A TCU Police officer is teaching free self-defense classes in locations convenient for busy students.
Although there is a 16-hour self-defense course in place for students to take, TCU Police Sgt. Richard Martinez recognized students do not always have that time to spare.
“Everybody’s in a hurry, everybody’s got schoolwork, everybody’s got plans with their friends and stuff,” he said.
So as a certified defensive tactics instructor, Martinez proposed he teach one-hour self-defense classes at locations across campus, such as Milton Daniel Hall, Colby Hall and the University Recreation Center. He now conducts these short lessons four times a month.
“It helps the students, male or female, gain some confidence in how to handle themselves if they’re in a situation where they can get themselves out,” Martinez said.
With an assault last semester on campus, some students want to take these extra safety precautions to ease their minds. The student who experienced the attack said what saved her was yelling loudly.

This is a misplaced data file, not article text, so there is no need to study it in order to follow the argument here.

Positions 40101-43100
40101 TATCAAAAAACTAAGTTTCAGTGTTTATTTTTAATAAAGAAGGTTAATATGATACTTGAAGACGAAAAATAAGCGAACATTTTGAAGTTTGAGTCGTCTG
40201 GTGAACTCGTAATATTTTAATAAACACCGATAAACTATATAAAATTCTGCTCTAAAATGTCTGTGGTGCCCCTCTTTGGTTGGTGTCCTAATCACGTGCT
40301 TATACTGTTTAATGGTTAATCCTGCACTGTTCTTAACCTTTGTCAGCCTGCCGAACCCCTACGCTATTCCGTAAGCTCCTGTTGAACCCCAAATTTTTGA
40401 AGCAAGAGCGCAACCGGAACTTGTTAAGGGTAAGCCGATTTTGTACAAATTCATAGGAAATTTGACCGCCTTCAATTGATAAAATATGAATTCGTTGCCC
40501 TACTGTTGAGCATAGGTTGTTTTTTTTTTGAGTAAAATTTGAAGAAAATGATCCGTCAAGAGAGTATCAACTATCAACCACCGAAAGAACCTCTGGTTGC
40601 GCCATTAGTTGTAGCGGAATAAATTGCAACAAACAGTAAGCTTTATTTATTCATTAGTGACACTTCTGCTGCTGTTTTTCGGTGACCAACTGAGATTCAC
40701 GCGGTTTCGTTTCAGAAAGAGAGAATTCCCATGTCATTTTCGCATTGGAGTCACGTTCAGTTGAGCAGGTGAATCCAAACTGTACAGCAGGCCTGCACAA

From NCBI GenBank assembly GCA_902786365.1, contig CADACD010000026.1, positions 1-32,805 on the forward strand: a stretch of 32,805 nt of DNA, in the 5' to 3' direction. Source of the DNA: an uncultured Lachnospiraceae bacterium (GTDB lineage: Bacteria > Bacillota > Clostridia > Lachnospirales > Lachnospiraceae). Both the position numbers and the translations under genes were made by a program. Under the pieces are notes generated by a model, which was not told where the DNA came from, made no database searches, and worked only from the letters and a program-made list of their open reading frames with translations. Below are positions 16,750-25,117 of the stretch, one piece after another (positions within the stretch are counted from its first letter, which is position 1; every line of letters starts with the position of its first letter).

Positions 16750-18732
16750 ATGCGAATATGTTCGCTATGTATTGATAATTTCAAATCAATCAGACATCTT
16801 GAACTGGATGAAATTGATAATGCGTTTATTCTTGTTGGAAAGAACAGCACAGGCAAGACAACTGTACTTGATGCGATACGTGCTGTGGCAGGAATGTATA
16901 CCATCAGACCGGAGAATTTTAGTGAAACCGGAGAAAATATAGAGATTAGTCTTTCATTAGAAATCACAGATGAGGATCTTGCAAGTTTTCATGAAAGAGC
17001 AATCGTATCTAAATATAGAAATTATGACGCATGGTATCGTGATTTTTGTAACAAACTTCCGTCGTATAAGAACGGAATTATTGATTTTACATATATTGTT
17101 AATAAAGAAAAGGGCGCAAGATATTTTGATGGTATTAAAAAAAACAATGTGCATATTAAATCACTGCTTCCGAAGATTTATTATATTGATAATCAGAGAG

Martinez said the TCU campus is safe. However, incidents still occur and students should be prepared.
Olivia Parr, a junior strategic communication major, said she feels safer while out by herself or with friends after taking the course. “I’m so glad I know more about how to defend myself, even if I am never in that situation,” she said.
Martinez said his tactics are basic but are similar to what he teaches other police officers.
Matthew Dena, senior political science and philosophy double major, has a background in karate and has since taken multiple classes with Martinez to keep his self-defense skills sharp.
“The ability to defend oneself and others is invaluable,” said Dena.
With high ratings from students, and even garnering some returning students, Martinez said he is excited about where the program is going.
“It’s enjoyable. It’s fun. It’s easy,” Martinez said.
Additional safety precautions for students to be aware of include the Frog Shield App, knowing the locations of the blue emergency towers and walking in groups when possible.